We had the opportunity to virtually sit down with Robert Elliot Smith – an expert in AI and machine learning with over 30 years’ experience.
We had the opportunity to virtually sit down with Robert Elliot Smith – an expert in AI and machine learning with over 30 years’ experience. Robert spoke to us about what the term ‘AI’ truly means, as well as touching on his own career path and interests. As well as being a tech-expert and entrepreneur, Robert is also an author and has written a new novel ‘Rage Inside the Machine’ which challenges the long-held assumption that technology is an amoral force.
What is ‘AI’?
“The term ‘artificial intelligence’ does not have an agreed-upon or stable meaning. The term first appeared after an important scientific workshop in the 1950s, replacing the term ‘cybernetics,’ which has remained associated with systems engineering, which is how most people thought about automated machines at that time. It quickly transformed into a term that described all sorts of computing, and precisely what is meant by ‘AI’ has moved around ever since. From the 1970s, the term AI almost exclusively described techniques using rules and logic, that we would most likely describe as ‘complicated programming’ today. That strand of AI failed to live to expectations and proved to be commercially unviable by the ’80s, leading to what has been called ‘The AI Winter’, a time when just putting ‘AI’ on a research proposal could get it rejected.
All of that changed with the advent of the Internet, and the ubiquitous computation it brought into everyone’s lives. This had two main effects to revive AI as a description for a completely different technology. The first effect was the dramatic drop in the price of computer processing, and the second was the ubiquitous availability of data. These effects made machine learning a commercial goldmine for many companies. Now when people say AI, they almost always mean something involving ML.”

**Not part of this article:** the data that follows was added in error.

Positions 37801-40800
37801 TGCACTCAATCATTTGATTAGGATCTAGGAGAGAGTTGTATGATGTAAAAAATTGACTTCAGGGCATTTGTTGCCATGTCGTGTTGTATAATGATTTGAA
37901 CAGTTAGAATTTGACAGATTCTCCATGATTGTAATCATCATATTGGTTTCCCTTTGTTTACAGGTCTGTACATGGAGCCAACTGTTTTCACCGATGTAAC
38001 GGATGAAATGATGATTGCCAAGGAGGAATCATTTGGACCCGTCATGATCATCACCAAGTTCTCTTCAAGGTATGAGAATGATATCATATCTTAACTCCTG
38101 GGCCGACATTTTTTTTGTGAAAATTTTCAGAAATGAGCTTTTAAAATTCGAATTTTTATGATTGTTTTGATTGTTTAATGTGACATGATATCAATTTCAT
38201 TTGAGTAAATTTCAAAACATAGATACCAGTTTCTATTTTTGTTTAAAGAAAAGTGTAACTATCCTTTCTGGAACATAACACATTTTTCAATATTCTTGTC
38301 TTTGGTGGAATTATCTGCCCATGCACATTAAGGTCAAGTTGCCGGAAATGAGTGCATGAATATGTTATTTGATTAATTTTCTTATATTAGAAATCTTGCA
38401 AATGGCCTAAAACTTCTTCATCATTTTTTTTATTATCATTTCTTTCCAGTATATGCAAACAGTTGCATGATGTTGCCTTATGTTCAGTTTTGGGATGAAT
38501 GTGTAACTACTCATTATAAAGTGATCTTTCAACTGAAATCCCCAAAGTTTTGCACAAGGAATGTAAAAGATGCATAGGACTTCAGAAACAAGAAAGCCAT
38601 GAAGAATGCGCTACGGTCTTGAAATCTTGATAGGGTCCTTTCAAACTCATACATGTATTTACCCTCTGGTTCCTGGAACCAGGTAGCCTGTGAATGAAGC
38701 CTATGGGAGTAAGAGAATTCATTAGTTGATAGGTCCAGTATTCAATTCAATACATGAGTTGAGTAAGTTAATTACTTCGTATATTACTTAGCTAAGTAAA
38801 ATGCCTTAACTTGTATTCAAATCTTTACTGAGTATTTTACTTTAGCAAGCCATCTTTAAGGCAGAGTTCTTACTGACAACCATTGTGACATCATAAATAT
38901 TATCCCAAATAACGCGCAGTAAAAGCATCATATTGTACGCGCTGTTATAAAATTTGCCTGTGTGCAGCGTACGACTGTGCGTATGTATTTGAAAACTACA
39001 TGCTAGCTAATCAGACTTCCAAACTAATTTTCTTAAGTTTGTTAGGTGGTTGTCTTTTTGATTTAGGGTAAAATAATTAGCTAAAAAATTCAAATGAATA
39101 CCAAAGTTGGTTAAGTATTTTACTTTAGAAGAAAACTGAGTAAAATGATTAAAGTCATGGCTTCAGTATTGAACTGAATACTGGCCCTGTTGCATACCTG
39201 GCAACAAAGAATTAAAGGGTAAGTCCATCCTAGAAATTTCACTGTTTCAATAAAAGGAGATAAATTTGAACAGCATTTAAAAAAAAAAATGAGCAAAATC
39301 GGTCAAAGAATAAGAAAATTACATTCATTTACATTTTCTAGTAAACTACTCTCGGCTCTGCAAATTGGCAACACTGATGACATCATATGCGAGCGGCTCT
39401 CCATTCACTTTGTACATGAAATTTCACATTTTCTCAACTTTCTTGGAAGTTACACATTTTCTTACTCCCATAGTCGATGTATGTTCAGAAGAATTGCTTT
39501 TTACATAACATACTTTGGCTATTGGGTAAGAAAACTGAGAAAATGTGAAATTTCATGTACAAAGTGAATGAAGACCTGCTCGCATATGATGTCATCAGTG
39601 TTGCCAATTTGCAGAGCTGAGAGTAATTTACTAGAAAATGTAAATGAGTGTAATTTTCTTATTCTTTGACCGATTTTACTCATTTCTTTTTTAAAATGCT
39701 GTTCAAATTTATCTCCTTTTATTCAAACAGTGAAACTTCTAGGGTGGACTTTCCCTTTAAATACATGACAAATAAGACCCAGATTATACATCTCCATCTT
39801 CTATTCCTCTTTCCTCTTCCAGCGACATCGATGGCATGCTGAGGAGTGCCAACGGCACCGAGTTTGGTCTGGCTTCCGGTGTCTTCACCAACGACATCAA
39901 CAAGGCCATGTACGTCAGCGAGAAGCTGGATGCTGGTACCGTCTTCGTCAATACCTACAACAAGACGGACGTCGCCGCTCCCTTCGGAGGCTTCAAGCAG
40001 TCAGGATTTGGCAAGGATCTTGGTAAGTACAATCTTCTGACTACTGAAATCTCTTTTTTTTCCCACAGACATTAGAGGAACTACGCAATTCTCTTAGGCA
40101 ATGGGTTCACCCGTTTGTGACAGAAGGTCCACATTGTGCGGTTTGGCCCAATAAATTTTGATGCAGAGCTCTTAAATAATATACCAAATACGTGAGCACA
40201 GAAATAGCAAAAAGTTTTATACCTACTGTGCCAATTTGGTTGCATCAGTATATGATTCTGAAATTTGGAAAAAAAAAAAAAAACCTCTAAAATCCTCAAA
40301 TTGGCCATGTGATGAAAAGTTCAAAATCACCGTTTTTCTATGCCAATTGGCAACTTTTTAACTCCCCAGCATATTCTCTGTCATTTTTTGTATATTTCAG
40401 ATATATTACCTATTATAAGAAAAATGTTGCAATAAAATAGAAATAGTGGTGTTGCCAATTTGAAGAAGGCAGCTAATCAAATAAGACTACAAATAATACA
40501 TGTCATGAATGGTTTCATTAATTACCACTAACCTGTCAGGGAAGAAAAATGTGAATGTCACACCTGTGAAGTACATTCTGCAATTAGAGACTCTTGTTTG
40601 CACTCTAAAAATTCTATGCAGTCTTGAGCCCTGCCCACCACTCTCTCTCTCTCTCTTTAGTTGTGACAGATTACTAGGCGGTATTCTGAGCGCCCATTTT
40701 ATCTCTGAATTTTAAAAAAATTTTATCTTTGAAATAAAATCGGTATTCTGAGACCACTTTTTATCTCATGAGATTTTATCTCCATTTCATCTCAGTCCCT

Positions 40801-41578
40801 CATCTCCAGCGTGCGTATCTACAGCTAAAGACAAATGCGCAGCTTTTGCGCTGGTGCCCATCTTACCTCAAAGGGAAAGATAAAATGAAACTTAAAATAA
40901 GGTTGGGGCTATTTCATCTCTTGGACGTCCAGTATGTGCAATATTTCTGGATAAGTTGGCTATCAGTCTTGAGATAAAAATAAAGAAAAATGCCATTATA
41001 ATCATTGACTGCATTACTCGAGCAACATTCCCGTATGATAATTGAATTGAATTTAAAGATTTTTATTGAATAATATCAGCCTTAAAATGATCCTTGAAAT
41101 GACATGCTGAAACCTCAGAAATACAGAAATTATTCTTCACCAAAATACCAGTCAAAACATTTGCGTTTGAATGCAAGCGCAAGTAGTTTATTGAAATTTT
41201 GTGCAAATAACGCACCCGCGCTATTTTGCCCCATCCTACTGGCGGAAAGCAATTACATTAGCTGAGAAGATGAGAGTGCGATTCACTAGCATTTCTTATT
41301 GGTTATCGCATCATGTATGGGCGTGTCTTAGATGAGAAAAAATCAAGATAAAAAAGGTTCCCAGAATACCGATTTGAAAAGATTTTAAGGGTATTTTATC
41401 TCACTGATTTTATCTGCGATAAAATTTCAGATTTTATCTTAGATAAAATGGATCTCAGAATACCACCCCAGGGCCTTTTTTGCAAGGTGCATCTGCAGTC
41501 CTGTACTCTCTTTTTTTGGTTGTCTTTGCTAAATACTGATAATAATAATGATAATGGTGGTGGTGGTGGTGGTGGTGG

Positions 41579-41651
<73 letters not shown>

How have you forged your career path?
“My interests always spanned multiple domains, but I ended up getting three degrees in engineering, including a master's and PhD in Engineering Science - but my dissertation research was in artificial intelligence and machine learning. When I became a professor at The University of Alabama, I built my research agenda around engineering applications of these technologies. While teaching and researching at Alabama, I built a consulting business, mainly in aerospace and defense, but also some work in finance and other domains. I was awarded tenure in 1996, then took a sabbatical in the UK, which led to me becoming Director of a University Research Centre in AI, and my permanent residency in the UK. I continued consulting, but drawing on my experience as a consultant, I helped create a product and a business that became BOXARR, a business for which I was CTO, which grew from three guys with an idea to a business serving international blue-chip clients globally. As that business grew, I kept a part-time academic practice as a Senior Research Fellow of Computer Science at University College London, where I’ve advised many PhDs, primarily in financial applications of AI and social media analysis. In 2019, I wrote a book about AI and its effects on society, which was shortlisted for UK Business Book of the Year, and I started lecturing on ‘AI for good.’ In 2020, I decided to dedicate myself more fully to that mission. I’m now working with a portfolio of companies and organisations, including Mirza (which is using tech to help close the gender pay gap) and We and AI, a charity fighting racial bias in AI applications.”
How can you reduce AI-driven bias?